Washed By a Wave of Wind: Science Fiction From the Corridor
Linda Paulson Adams
Signature Books , 1993. Trade paperback:
Suggested retail price: $18.95 (US)
I found this delightful book in our public library this summer,and still haven't returned it. After reading it I felt it waswell worth reviewing here. I'll be taking it back as soon as Iwrite this, to get my check-out privileges reinstated. (This iswhere procrastination gets you .& .& . ) I'd be very interested inowning my own copy, as soon as I have a free $20 lying around(which hasn't been happening often enough lately!) -- it'sdefinitely worth the cover price. One other interesting pointabout the cover: It has a huge red, calligraphic "W" on the frontto represent the "W" for all three words in the title.Separately, my husband and my 9-year old daughter each came to meand said, "That's a really strange title .& .& . Ashed by a Ave ofInd?" I had to laugh.
I'd heard this book discussed on AML-List, and was excited tostumble across it in the library while looking for somethingelse -- it's not often in Missouri that I run across LDS-orientedbooks there.
This is an anthology of short speculative fiction from authorslocated or tied to "The Corridor," which in the foreword isdescribed as Utah, Nevada, and Arizona. All the stories are setin one of these states, and the setting is generally crucial ormeaningful to the story. I generally don't read very much shortSF, preferring novel-length works which can develop character,situations, and world-building more fully. However, I was verypleasantly surprised by these stories. Each one is fascinating,with its own particular merits, and overall the book was a veryenjoyable read. I highly recommend it. It was like a eating aliterary box of fine chocolates -- with none I didn't like. Many ofthe contributing authors are subscribed to AML-List, LDSF, orboth, and I was familiar with their (your) posts before readingthe stories. I'd like to go through a few of my favorite storieswith a mini-review. (I'd meant to do them all, but I've put thisoff long enough already, and I'd better just get it done nowwhile I ca n. I'll be happy to discuss any of the stories,though.) If you don't want to know that much about them, thenstop here. Just go find the book and read it.
"Other Time," by Diana Lofgran Hoffman, wins my prize for best ofthe bunch. I loved it. It's about a young, overworked mother whofinds an unusual ball on her way home from work, which has thepower to stop time. I loved it because I could relate to themother -- with the ball she can get all her housework done, she hastime for naps, for hobbies .& .& . of course she is soon addicted tousing the thing, and it is fascinating to see how the storydevelops from there. It takes a fascinating concept andincorporates it into how such a technology would affect aperson's life. I could see myself doing much the same things if Istumbled across such a device .& .& .
"Shannon's Flight," by Glenn L. Anderson. Whoops -- I lied. Thisone was my hands-down favorite. This is a well-woven story abouta woman, Shannon, and her decision to leave her abusive husband,and stay gone this time around. This doesn't sound much likespeculative fiction at first -- but she begins tutoring a younggirl in her new town (Moab, UT), and they talk together about theghosts of the horses at Dead Horse Point. (Apparently, from theparagraph quoted at the beginning of the story, this is a realplace? with a real legend behind it.) The story skillfully weavestogether Shannon's feelings and history with her experiencesseeing the ghost of a dead Appaloosa, and the legend of DeadHorse Point. The ghost horse seems terrified of something, andthe story continues to show how Shannon, the girl, and the girl'sfather, an archaeologist, unearth (somewhat literally) whatexactly the ghost-horse is afraid of -- a large-as-life Jurassicghost-dinosaur. The story builds up to a fascinating and tenseclimax as Shannon executes her plan to free the ghost-horsesfrom Dead Horse Point and the terror of the ghostly TyrannosaurusRex. Overall, her experiences strengthen her so that she canfinally resist her husband's pleas to get back together at theend. I loved this story because the characters are all so realand vivid (even the ghost-horses); Shannon's thoughts andfeelings are very well portrayed. I wanted to cheer at the end.It was a beautifully written, moving story.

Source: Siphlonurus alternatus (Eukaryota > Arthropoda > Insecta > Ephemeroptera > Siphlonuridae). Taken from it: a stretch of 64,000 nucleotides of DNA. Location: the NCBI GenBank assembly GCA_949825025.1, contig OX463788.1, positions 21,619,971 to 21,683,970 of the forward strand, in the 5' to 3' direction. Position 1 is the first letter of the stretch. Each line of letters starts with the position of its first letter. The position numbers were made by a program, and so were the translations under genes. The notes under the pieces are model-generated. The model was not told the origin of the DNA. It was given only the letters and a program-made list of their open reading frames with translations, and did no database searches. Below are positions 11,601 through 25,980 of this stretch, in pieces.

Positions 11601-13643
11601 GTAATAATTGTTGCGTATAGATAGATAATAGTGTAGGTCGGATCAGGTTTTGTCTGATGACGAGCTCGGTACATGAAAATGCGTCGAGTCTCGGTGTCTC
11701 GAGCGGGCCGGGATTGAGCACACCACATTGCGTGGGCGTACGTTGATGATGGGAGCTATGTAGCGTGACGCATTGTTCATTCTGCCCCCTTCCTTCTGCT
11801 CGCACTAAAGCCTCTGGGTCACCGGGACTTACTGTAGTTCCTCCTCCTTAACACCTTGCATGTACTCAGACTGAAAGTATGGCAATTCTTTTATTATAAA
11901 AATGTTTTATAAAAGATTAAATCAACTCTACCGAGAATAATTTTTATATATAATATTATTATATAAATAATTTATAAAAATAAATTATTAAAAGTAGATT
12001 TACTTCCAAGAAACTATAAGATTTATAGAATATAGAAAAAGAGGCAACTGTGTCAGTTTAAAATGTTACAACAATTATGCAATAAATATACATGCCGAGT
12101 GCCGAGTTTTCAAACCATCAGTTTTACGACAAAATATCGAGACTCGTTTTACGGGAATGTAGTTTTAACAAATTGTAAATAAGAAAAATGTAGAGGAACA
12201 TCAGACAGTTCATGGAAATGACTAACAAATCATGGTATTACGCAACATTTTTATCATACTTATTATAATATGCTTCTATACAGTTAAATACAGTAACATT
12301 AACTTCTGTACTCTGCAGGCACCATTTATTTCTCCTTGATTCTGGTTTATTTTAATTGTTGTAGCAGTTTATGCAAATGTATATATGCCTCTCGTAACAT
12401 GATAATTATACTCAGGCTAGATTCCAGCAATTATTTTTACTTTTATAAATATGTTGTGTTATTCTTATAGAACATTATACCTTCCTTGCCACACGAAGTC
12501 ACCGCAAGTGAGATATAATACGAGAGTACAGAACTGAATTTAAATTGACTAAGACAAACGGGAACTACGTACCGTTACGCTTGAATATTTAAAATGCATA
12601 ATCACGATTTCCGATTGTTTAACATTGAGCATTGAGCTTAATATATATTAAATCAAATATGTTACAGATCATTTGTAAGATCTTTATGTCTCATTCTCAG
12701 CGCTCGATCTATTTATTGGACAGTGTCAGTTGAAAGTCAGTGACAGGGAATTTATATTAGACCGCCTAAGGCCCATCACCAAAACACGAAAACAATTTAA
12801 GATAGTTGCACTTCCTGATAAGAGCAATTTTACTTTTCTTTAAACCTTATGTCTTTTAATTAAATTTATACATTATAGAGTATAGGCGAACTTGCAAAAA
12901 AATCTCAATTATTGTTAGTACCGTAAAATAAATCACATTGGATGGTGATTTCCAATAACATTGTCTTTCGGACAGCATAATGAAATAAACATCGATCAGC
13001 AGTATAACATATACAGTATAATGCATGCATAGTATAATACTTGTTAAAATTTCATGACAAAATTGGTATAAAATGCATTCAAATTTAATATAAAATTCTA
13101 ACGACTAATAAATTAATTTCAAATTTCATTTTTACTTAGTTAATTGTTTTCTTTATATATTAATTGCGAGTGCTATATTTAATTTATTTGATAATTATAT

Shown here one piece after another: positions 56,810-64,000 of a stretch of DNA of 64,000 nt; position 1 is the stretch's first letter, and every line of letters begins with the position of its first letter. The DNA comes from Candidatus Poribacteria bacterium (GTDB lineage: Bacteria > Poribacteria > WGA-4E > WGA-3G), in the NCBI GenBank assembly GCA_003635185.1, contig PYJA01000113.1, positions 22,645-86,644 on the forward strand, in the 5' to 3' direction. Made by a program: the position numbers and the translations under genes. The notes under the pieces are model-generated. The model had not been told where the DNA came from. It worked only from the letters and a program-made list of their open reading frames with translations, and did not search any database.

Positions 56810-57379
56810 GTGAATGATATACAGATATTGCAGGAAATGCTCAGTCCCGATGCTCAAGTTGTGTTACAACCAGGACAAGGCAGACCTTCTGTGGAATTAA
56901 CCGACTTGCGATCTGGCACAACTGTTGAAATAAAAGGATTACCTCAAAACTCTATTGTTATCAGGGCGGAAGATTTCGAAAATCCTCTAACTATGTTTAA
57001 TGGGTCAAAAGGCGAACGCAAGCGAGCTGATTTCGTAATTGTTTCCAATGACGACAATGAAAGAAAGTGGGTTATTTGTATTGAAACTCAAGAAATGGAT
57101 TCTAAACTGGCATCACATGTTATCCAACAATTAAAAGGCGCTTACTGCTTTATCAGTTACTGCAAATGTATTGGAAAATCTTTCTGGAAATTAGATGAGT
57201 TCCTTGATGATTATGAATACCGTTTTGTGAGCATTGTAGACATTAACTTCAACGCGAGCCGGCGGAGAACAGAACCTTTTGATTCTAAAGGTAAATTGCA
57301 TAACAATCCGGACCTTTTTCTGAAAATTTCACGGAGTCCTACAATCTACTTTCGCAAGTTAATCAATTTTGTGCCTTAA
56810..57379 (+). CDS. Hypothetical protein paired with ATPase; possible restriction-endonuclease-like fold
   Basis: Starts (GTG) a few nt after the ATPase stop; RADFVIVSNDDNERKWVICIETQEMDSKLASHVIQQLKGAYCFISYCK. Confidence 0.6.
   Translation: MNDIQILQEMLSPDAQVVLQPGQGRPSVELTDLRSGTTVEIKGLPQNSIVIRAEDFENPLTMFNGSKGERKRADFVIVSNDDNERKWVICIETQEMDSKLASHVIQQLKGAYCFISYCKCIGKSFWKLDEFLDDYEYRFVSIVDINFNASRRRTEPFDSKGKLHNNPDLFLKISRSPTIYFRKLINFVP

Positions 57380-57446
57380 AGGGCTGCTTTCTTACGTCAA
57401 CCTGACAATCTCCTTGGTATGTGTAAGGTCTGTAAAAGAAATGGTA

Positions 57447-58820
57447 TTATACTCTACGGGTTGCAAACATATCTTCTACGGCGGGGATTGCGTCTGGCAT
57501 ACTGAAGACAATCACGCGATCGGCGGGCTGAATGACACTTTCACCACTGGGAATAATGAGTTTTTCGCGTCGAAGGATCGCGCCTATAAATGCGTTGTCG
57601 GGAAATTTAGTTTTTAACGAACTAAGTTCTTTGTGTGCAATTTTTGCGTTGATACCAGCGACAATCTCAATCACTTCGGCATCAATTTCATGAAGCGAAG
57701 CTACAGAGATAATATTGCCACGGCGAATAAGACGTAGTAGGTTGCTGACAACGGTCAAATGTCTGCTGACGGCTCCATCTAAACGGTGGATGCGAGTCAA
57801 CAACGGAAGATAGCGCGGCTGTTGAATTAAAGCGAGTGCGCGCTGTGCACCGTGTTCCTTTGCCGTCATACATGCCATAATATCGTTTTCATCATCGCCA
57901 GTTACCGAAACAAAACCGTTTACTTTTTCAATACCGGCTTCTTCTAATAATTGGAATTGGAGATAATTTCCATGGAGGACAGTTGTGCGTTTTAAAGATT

The rest of the stories -- I wanted to pick one for "third place,"and I can't. They are all so good. "The Shining Dream Road Out,"by M. Shayne Bell, is a wonderful story of an LDS pizza driver,who discovers mystery as he practices deliveries on the VirtualI-15 Highway. "Pageant Wagon," by Orson Scott Card, the longeststory of the bunch, is a novelette by itself. It was afascinating look into a post-apocalyptic lifestyle through theeyes of Deaver Teague, a range rider whose horse dies, and he ispicked up by a pageant wagon -- a traveling theater show family.(It was first published in his Folk of the Fringe, if thatsounds familiar.) "Pueblo de Sion," by Charlene C. Harmon, is astory of a group of archaeologists who become stranded in theGrand Canyon after a nuclear blast. "Solitude," by CarolynNicita, is a story of an alien being who crash-lands on Earthwhile seeking a lost love, and is rescued, somewhat questionably,by a solitude-loving girl working at Sundance. "Scrap Pile," byMelva Gifford, is a humorous look at what happens to a crew whentheir broken-down ship is finally repaired.
There are more. They are all good. I'm out of time, though, andhave children home for the holidays who need my attention! Irecommend giving some of these stories your attention over theholidays, for a short break during all the hustle and bustle. Ifyou like speculative or science fiction at all, you'll be gladyou did.
Linda Adams email@example.com
© 1999 Linda Adams < firstname.lastname@example.org >